It was only after this tumultuous time with the Scholars did the program realize that the students were an asset to the entire graduate program, should not be separated from the rest of the student body, and were not a liability or poor group of minority students to be rescued, saved, and propped up. Crowley also acknowledged a lack of faculty support for the program, which was abundantly evident in the archives, specifically in some internal memos and in the evaluation reports filed about the Scholars. Crowley noted that previous school and community efforts to recruit minority students were unsuccessful and not supported by the school's faculty; the Carnegie Scholars were also not well received.

The faculty as a whole “[did] not feel they can support” the statement on minority recruitment or make a statement “committing themselves to oppose racism in society or in our profession”; there was no need for organized recruitment, and the Carnegie program was “experimental” and “something apart from the regular library school program … to be handled entirely by its director.” The school could not “commit itself to further action in minority recruitment until the results from the Carnegie program” were available.30 Also admitting an error in assumptions about the Scholars, the director of the library school at the time, Herbert Goldhor, said, “Some very talented students, we have discovered, are to be found in this group; their leadership and academic strength are important in group dynamics. It is also important for the faculty to know that the program has students with considerable academic potential.”31 The students' forced “disadvantaged” status (which was overemphasized and even embellished to secure funding) did not equal academic or social deficiency.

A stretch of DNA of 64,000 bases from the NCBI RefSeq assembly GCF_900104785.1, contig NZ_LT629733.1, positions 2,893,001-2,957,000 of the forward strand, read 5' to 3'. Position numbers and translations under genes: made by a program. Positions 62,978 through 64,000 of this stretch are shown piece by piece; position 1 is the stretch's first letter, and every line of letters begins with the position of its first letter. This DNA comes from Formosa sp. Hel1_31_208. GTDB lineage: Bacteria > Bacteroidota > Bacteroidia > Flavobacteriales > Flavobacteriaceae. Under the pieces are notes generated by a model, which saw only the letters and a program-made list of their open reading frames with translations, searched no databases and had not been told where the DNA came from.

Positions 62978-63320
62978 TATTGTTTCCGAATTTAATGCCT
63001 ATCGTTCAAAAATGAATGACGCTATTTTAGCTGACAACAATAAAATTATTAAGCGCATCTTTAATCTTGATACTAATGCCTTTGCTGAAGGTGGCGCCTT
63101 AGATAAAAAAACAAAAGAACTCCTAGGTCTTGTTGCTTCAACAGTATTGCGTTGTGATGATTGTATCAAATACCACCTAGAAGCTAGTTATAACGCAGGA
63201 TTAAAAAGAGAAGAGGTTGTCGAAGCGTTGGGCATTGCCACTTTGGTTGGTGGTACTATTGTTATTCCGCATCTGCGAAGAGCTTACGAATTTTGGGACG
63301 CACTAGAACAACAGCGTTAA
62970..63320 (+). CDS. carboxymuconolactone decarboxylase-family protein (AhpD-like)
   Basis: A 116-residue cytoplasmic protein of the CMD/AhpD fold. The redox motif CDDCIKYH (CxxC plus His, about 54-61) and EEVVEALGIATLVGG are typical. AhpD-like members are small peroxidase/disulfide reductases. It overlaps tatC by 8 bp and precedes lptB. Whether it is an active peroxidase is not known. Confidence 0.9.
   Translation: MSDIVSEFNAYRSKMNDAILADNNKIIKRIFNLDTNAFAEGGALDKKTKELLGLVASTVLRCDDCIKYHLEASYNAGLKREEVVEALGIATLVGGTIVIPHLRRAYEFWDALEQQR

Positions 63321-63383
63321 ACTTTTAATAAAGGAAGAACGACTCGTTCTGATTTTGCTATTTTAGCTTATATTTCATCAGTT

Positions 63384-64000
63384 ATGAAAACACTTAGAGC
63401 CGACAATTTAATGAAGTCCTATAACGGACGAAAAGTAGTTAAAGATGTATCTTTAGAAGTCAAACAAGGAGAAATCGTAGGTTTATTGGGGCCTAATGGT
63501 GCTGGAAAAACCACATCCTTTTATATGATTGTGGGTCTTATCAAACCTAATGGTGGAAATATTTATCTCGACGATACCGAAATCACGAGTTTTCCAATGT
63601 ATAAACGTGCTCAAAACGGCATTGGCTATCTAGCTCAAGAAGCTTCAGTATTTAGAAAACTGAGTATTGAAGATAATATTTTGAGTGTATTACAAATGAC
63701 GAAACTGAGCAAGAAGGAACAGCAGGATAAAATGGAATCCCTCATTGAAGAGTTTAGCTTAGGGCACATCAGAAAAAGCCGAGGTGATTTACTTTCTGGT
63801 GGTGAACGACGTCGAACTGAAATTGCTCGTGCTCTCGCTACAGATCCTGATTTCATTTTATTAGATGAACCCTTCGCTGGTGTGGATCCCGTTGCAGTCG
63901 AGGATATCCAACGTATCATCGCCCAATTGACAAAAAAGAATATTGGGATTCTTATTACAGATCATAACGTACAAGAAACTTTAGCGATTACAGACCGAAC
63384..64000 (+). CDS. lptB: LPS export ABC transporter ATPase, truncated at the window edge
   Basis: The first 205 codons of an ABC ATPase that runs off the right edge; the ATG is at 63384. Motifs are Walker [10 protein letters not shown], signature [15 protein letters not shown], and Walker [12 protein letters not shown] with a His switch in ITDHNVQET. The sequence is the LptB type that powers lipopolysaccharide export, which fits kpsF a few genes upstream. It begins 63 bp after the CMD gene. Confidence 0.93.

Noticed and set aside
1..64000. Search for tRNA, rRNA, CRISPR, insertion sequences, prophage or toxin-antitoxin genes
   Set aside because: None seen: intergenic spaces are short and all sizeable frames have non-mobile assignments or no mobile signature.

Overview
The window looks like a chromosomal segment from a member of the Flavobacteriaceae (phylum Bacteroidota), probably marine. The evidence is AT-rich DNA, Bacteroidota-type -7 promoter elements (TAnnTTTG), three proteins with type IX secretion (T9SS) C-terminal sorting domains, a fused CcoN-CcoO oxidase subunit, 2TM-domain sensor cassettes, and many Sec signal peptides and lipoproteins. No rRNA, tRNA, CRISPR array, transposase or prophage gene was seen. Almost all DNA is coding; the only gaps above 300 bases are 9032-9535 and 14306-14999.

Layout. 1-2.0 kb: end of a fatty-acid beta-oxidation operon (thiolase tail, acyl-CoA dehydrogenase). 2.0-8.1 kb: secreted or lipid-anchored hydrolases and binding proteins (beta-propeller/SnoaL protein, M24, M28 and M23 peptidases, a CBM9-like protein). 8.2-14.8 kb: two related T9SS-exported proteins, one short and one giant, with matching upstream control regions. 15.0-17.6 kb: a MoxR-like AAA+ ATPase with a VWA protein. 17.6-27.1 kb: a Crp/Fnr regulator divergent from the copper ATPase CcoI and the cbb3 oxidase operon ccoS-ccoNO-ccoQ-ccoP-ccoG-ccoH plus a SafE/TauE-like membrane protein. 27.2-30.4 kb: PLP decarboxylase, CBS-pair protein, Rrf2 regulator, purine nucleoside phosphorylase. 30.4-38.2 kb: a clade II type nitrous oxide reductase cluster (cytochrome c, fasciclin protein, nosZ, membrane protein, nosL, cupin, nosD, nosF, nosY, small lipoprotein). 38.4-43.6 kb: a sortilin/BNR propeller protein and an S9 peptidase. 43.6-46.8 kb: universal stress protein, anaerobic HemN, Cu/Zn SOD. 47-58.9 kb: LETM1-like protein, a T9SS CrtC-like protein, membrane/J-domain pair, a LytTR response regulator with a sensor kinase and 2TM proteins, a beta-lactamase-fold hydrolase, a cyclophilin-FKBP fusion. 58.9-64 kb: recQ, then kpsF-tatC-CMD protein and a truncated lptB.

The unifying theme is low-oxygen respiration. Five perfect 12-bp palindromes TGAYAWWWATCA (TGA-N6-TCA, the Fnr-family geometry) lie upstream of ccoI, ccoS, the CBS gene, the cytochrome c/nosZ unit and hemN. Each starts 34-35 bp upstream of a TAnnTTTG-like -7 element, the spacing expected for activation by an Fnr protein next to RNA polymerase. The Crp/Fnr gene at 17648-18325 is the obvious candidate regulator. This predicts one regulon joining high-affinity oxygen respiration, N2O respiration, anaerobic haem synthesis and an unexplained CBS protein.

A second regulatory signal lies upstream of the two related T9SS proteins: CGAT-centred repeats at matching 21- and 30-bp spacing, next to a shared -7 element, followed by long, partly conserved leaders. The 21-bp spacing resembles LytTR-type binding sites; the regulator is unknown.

Crowley's Grant Applications

In the proposal entitled “A Program to Prepare Disadvantaged Students for a Career in Librarianship,” Crowley formally requested funding from the Carnegie Corporation of New York to prepare disadvantaged students for a career in librarianship, students who experienced “economic or educational deprivation.”32 The goals of the initiative were as follows:

Twenty students who are members of educationally and economically deprived minority groups will be accepted for participation in the proposed institute. Aptitude and motivation for librarianship are important, but we seek candidates whose backgrounds indicate a lack of educational opportunity. The program is intended to compensate for academic deficiencies of participants (1) by varying course loads according to each student's adaptability to graduate study, (2) by allowing any participant up to two years of full-time study to complete requirements for the degree, (3) by offering students remedial instruction and tutorial aid when needed, (4) by providing special counseling for students when desired, (5) by attempting to integrate participants into the courses and student activities of the regular M.S. program, (6) by providing students with financial support, (7) by giving participants library work experience if needed, and (8) by helping a student find employment after earning the degree.33

In order to qualify as “disadvantaged” students were required to meet the following criteria: